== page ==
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Drug-resistant typhoid epidemic in Africa

Drug-resistant typhoid epidemic in Africa
Photo: Drug-resistant typhoid epidemic in Africa
Drug-resistant typhoid has become epidemic in Africa, according to a new study which examined bacteria from 63 countries.

Drug-resistant typhoid has become an invisible epidemic in Africa, scientists have said after an unprecedented probe into the disease.

Writing in the journal Nature Genetics, the team sounded the alarm after sequencing more than 1800 samples of typhoid bacteria from 63 countries.

This revealed the rise of a multi-drug-resistant (MDR) strain called H58, which does not respond effectively to frontline antibiotics.

H58 has recently acquired mutations that blunt newer drugs such as ciprofloxacin and azithromycin, they added.

H58 is "displacing" antibiotic-sensitive versions of the germ, the study warned.

The now-dominant lineage "has emerged and spread throughout Asia and Africa over the last 30 years," it said.
The paper described "an ongoing, unrecognised MDR epidemic within Africa itself."

According to the World Health Organization, about 21 million people are infected with typhoid every year, and an estimated 216,000 to 600,000 die.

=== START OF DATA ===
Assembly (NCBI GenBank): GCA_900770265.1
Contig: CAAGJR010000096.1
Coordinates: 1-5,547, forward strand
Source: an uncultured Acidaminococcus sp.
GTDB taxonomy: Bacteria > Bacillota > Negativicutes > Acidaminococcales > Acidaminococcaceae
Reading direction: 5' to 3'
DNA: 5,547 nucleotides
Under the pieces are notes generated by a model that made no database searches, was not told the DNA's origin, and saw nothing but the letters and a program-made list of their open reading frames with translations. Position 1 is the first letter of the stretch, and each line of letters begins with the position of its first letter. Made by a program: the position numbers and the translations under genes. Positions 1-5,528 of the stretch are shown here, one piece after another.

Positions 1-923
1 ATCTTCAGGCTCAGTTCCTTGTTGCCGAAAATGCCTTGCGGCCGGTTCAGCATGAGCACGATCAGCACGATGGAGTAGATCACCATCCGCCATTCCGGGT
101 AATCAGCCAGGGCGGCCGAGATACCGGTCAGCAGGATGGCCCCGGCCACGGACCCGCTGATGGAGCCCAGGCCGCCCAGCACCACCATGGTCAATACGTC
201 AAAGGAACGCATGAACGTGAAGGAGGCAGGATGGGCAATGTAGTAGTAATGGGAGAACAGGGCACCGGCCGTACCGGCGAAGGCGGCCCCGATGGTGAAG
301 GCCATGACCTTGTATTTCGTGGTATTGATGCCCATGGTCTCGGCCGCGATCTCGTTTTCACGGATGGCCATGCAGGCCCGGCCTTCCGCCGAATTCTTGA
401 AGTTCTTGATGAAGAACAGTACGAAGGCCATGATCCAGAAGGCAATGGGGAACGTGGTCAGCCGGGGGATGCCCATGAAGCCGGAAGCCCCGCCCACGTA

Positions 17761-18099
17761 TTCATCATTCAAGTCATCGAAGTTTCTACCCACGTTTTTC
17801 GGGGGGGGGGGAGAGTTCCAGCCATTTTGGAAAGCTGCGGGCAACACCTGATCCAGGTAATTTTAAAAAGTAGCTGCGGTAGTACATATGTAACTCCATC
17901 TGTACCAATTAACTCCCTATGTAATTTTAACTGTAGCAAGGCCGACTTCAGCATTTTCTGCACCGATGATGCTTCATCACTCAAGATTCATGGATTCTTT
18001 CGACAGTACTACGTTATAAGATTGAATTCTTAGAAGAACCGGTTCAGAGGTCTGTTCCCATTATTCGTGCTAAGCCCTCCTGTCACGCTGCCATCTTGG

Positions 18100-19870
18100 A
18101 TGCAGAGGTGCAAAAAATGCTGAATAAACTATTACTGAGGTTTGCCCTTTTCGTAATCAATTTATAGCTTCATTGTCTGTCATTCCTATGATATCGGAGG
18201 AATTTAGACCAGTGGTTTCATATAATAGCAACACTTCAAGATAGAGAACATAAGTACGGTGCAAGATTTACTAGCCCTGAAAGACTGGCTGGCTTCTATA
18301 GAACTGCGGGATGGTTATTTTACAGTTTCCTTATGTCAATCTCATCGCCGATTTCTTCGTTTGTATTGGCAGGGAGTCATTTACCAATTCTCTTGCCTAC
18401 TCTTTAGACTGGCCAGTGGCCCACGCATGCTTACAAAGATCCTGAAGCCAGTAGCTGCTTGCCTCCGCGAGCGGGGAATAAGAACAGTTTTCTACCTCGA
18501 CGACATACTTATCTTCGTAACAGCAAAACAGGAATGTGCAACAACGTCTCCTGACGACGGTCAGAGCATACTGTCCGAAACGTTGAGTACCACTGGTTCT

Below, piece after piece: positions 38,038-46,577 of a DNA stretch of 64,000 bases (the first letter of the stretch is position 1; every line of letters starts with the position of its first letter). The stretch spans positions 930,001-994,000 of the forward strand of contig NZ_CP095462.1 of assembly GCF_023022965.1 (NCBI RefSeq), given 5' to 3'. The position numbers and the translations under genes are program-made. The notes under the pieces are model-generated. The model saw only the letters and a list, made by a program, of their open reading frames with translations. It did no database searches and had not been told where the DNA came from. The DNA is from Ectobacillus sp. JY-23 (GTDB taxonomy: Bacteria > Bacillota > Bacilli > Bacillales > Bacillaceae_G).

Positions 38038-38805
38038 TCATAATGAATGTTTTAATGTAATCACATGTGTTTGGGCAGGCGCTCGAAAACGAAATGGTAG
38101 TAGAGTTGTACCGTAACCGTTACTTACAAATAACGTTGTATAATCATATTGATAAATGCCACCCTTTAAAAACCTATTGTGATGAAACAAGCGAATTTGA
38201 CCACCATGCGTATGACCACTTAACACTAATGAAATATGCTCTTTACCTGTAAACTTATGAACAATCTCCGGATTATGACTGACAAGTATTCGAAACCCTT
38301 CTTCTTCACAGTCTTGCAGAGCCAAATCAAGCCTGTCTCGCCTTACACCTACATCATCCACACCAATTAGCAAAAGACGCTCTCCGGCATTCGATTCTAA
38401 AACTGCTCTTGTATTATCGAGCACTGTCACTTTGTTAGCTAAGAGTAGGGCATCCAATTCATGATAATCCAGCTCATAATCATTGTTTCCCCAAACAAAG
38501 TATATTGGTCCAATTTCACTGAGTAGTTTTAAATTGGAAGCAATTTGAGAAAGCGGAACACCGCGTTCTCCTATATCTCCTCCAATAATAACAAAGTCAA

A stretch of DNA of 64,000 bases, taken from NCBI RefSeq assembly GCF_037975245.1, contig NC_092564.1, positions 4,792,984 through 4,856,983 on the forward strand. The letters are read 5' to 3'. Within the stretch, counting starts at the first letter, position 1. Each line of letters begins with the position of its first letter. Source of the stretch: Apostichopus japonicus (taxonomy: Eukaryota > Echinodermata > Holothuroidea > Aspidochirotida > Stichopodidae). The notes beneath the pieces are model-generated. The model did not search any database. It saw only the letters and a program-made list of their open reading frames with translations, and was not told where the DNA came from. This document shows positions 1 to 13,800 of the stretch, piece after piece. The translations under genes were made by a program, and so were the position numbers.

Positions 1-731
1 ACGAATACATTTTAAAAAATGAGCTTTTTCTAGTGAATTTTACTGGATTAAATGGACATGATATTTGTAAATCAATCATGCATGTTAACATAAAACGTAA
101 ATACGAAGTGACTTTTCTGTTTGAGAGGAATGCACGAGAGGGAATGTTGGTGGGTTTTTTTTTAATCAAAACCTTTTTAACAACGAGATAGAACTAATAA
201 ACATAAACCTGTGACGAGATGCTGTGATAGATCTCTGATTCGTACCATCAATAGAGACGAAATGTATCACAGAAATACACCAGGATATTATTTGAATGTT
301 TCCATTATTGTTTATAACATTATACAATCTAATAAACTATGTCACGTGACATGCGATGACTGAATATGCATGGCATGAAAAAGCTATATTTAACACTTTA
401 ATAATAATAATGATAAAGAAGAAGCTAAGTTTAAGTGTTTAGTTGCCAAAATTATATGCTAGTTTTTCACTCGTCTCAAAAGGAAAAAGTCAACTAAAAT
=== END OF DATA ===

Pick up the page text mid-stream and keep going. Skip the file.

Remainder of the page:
The disease is caused mainly by Salmonella typhi bacteria in food or water contaminated with the faeces or urine of infected people.

Symptoms can include fever, headaches, constipation and diarrhoea, rose-coloured spots on the chest, and an enlarged spleen or liver. Symptoms can be mild or severe, and some people can carry the germ yet not fall sick.

Vaccines against S. typhi do exist, although they are not always effective and are not suitable for young children - the group most at risk.

In many developing countries, the disease is controlled through drugs, and lax use of them is helping the resistance problem.

The team said that of the 1,832 S. Typhi samples they analysed, dated from 1992 to 2013, 47 per cent were of the H58 type, confirming that it was now widely disseminated.

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